Academic journal article Journal of Biblical Literature

"Do You Love Me?" A Narrative-Critical Reappraisal of ... and ... in John 21:15-17

Academic journal article Journal of Biblical Literature

"Do You Love Me?" A Narrative-Critical Reappraisal of ... and ... in John 21:15-17

Article excerpt

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Over the centuries, a great number of readers have grappled with the question of whether the alternation of verbs (...) that appear in the mouths of Jesus and Peter in their last conversation in the Gospel of John (21:15- 23) is narratively significant. In recent times, the conclusion that this alternation represents John's stylistic preference for using different but synonymous words (rather than repeating the same word) has emerged as something like a settled consensus. 1 The mortar of this consensus is the insistence that any attempts to draw a dependable semantic distinction between ... are doomed to failure whether in Greek literature generally,2 the Septuagint,3 the NT,4 or John's Gospel itself.5

While the dissenting opinion-that the alternation of verbal forms in John 21:15-17 is not merely one of style but of substance-was championed by British scholarship of the nineteenth century, support for this position has continued to dwindle in the face of the apparently irrefutable evidence that the Gospel of John regularly deploys synonyms for the purpose of stylistic variation.6

By way of anticipation, although I concede the impossibility of semantically differentiating ... and ... in any consistent way in ancient Greek (or in any of its constituent corpora), I will argue from a narrative-critical standpoint that the most plausible frame of reference for Jesus' use of ... in his first conversation with Peter after the resurrection (John 21) is his use of ... in their final conversation before the passion (John 13-17).

While readers of John have long been interested in narrative aspects of the Gospel, this interest has certainly intensified in recent years, thanks largely to the efforts of R. Alan Culpepper and others who have (more or less) followed his lead.7 Thus, recent scholarship-whatever its attitude toward the gains of historicalcritical scholarship in relation to John-has shown an increasing appreciation for the narrative unity of John's Gospel.8 Accompanying this appreciation is a recognition of the complexity of communication taking place in and through the text of the Gospel.9 Paul Anderson, for example, deploys the notion of "dialogue" as a conceptual framework for addressing literary issues arising in a reading of the Gospel. While Anderson's analysis takes account of the Gospel's rhetorical efforts to involve and engage the reader dialogically (e.g., 20:30-31; etc.), it also recognizes the prominence and significance of literal dialogues (particularly with Jesus) in the narrative itself.10 Moreover, he reminds us of the author's interest in creating a dialogue between narratively prior and subsequent materials/events whether through the words of various characters (Jesus and others) or through explicit narratorial comment. 11 It is with these insights in mind that the present study focuses its attention on the latter half of John qua narrative, and in particular on those parts of the narrative immediately prior (chs. 13-18) and subsequent (ch. 21) to the crucifixion and resurrection.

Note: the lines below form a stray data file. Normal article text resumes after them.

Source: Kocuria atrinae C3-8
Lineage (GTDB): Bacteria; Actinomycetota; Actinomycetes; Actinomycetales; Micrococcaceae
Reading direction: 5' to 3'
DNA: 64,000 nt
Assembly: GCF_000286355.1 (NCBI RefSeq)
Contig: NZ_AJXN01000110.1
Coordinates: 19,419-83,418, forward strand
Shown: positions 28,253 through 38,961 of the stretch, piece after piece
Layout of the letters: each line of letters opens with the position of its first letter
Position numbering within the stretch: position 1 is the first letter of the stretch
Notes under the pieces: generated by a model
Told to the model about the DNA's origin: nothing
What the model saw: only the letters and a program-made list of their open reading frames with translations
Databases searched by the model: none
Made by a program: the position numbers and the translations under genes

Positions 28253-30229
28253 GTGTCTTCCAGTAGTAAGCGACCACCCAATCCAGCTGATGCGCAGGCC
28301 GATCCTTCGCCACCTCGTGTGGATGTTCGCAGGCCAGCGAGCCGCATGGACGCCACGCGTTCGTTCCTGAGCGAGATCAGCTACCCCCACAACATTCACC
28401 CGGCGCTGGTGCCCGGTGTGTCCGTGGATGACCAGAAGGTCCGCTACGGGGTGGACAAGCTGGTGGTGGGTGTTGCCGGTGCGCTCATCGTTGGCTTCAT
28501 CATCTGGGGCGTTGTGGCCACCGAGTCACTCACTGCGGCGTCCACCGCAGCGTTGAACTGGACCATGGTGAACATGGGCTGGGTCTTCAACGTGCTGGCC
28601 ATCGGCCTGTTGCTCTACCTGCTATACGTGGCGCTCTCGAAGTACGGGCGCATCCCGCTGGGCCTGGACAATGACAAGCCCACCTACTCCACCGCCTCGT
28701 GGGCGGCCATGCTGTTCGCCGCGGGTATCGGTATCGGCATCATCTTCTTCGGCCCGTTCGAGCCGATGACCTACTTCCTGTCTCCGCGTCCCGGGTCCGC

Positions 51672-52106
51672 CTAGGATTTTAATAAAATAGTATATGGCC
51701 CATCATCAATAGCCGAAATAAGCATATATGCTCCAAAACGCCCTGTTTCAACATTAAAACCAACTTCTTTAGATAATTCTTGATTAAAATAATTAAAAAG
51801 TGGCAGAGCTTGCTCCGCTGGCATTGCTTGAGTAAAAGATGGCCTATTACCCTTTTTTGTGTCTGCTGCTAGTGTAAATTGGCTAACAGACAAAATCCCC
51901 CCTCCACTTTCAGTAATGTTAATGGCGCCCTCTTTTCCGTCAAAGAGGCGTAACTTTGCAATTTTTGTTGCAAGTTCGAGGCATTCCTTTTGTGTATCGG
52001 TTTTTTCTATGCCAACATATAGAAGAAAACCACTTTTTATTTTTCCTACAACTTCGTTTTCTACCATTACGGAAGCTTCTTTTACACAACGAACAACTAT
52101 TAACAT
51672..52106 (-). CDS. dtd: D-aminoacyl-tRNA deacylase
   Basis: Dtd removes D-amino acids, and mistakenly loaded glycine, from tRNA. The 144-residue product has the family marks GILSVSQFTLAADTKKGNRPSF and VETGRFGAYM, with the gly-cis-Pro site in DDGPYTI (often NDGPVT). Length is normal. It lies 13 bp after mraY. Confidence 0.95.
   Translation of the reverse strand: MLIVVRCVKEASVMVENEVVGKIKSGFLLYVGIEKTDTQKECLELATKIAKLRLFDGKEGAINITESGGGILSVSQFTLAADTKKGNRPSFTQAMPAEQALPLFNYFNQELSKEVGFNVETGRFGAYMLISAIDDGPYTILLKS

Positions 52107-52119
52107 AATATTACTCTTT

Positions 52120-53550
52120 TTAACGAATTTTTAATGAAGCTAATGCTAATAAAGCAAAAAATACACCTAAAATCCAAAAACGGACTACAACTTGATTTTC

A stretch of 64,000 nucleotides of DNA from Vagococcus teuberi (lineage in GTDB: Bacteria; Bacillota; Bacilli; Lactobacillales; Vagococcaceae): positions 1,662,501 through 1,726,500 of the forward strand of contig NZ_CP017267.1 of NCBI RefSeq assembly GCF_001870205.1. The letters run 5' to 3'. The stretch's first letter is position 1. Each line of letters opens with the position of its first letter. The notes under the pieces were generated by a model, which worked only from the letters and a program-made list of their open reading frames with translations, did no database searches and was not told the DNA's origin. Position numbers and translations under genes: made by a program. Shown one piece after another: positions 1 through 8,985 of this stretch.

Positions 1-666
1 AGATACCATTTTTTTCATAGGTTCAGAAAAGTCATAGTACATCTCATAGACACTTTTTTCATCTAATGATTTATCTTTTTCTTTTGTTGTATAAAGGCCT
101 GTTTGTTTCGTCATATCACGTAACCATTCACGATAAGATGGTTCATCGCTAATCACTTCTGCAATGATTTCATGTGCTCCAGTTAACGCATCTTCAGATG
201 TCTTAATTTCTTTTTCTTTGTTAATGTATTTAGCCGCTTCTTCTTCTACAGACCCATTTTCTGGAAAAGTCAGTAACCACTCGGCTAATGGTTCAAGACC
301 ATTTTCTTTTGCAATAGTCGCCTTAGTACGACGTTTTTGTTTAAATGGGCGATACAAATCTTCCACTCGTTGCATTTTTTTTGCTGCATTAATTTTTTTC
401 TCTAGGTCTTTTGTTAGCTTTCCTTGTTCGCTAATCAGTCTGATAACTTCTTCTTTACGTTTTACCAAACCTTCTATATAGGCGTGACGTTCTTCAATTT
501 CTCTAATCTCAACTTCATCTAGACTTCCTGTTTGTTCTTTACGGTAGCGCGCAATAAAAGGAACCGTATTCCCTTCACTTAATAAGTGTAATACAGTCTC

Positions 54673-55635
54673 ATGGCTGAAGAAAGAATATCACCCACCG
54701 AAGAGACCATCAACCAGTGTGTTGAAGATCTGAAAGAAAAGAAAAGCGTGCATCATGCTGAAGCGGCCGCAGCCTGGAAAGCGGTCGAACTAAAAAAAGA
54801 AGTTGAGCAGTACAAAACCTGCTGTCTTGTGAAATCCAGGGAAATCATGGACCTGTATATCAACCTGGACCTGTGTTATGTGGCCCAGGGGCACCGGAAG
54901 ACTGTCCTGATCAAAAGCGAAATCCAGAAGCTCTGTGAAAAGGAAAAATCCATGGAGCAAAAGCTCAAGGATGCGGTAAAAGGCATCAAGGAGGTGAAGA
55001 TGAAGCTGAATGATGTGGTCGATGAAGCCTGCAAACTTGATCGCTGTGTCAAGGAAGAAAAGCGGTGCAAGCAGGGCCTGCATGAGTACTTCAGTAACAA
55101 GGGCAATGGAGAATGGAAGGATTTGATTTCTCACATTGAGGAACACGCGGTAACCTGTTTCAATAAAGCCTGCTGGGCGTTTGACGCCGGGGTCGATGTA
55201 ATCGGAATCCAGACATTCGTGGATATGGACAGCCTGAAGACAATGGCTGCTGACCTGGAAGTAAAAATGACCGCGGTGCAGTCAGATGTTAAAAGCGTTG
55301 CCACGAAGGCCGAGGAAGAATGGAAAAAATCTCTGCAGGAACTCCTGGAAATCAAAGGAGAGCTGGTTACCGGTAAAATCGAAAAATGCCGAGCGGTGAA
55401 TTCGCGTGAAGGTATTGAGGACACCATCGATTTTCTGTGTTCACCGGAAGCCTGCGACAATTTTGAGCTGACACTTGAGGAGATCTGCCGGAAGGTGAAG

I. John 21

While the authorship and indeed historical relationship of ch. 21 to the bulk of the Gospel of John have been much debated, the suggestion that the chapter was consciously composed with John 1-20 in view is now rather less contentious.12 The catalogue of lexical and literary parallels compiled by Raymond Brown and others establishes beyond any reasonable doubt that if John 21 was not written by the author of the remainder of the Gospel, it was the work of one who consciously or unconsciously wished it to appear as if it were.13 Indeed, arguments regarding the preference for stylistic variation in John 21 are necessarily premised on a consonance of style between the first twenty chapters of John and the last, whether ch. 21 was the epilogue from the hand of the author himself or the appendix of a redactor who followed him. …

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